A chirpy, tween-skewing, snowboarding-themed romantic comedy, “Chalet Girl” slaloms exuberantly down a predictable path, kicking up regular flurries of fun along the way. Although the script is a bit slushy, efficient helming by Phil Traill, toothsome lead turns from Felicity Jones and Ed Westwick, and powder-dry comic support all deserve solid marks. Expected to open saturation-wide with a muscular marketing push on March 16 in Blighty, this U.K.-Austria-Germany co-production should make a good but not record-breaking run before finding its ancillary niche as prime slumber-party entertainment. Westwick’s presence should improve prospects offshore.
Obeying the rule of thumb that a sympathetic protagonist should always have at least one dead parent, Tom Williams’ script makes it clear from the start that 19-year-old heroine Kim Matthews (feisty up-and-comer Jones) lost her mother a couple of years ago in a car accident. Just in case auds miss the point, flashbacks to and mentions of the fatal event recur at regular intervals.
The accident not only left Kim to take care of her sweet but hopelessly impractical dad (comedian Bill Bailey, reliably funny), but also blighted what was shaping up to be a promising pro-am skateboarding career for Kim. Now broke and sick of her job as a fast-food monkey, Kim applies for work at a tony catering company that usually employs posh girls — a nice foretaste of the class- and culture-clash comedy to come.
Kim is assigned what seems like a dream job: working for a whole season as a chalet girl — a cook, cleaner and all-around factotum — at the mountaintop vacation manse of the jetsetting Madsen family in the Austrian Alps. Brood includes British (and therefore wry) banking patriarch Richard (Bill Nighy); his snooty American wife, Caroline (Brooke Shields); their hunky son, Jonny (Ed Westwick, “Gossip Girl”); and his snobby g.f., Chloe (Sophia Bush).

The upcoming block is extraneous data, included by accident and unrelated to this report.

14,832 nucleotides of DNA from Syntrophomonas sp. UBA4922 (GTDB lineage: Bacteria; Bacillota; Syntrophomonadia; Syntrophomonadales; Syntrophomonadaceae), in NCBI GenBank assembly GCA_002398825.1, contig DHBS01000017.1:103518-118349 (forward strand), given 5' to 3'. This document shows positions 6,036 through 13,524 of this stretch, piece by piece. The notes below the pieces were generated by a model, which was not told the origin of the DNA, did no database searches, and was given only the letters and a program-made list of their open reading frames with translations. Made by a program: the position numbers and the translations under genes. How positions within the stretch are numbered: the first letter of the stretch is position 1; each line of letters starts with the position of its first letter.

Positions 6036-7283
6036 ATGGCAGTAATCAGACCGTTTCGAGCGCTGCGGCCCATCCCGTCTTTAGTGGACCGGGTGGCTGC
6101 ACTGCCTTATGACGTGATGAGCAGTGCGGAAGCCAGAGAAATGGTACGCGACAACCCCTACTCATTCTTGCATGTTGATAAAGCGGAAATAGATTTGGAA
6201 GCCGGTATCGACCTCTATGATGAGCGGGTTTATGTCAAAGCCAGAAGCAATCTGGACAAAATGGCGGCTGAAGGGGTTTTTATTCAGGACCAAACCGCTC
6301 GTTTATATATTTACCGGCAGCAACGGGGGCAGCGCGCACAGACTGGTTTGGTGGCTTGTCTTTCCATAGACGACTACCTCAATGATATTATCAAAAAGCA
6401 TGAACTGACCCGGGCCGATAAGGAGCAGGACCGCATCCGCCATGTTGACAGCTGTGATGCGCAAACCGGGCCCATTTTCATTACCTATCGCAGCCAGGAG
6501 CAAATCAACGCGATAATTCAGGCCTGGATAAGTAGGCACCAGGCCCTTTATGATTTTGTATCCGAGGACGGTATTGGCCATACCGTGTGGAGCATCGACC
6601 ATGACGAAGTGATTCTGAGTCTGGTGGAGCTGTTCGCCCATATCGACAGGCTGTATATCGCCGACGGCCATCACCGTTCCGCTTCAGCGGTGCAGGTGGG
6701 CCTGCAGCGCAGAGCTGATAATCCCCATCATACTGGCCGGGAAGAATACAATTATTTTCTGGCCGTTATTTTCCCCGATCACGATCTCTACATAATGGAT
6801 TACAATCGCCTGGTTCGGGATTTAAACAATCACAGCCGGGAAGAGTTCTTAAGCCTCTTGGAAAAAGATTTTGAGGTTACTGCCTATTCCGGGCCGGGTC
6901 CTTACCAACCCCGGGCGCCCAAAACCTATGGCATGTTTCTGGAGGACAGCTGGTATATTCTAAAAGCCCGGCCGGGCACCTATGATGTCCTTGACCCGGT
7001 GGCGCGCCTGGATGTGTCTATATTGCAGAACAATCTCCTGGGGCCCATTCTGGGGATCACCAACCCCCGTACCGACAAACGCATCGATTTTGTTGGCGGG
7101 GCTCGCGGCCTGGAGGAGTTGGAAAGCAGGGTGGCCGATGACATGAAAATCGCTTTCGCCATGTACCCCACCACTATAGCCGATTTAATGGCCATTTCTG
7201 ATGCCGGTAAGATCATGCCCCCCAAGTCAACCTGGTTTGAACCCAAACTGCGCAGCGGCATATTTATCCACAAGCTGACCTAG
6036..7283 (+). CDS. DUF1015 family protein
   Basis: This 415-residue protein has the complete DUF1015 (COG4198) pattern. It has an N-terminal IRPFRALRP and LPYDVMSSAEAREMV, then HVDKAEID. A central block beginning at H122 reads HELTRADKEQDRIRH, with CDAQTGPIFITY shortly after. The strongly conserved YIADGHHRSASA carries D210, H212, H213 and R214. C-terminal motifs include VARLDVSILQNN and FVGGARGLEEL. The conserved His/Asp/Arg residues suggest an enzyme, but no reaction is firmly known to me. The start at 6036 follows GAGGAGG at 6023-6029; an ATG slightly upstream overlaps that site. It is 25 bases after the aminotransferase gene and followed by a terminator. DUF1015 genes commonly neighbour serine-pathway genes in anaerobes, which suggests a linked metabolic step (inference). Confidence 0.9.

Fellow chalet girl Georgie (Tamsin Egerton, increasingly impressive as a comedian), another posh girl, at first sneers at Kim’s cluelessness in the face of rich folk and their ways, but eventually proves to be a good egg. When not trading barbs with Georgie or looking after the family, whose visits to the chalet are infrequent, Kim teaches herself how to snowboard. Spotting her innate athletic talent, a goofy Finn, Mikki (German-born Ken Duken, big in Central Europe), offers to coach her so she can enter a local snowboarding competition with a hefty cash prize attached.
But of course, the biggest prize is Jonny’s heart, as depicted in many giddily edited montages of him and Kim messing around on the slopes, set to the likes of better-than-average, demographic-friendly pop. Pic takes advantage of the thick clothing (including face coverings) required for winter sports to feature an assortment of stunt players showing off fancy moves. Femme snowboarding ace Tara Dakides plays herself in cameo role that may attract fans of the sport, especially guys dragged along by their dates.
Although many of the script’s twists and turns are a little too boilerplate, there are enough droll zingers to keep the material bouncing along. The story packs in an ample number of subplots, including secondary romances for Georgie, Mikki and even Bill back in England, and yet the whole thing moves forward as relentlessly as, well, a downhill skier. Helmer Traill’s sitcom background (including “Kath and Kim” and “10 Things I Hate About You”) shows through in the quickfire switchbacks; his work here feels somewhat anonymous, but this modest, inoffensive item reps a considerable improvement over his debut, “All About Steve.”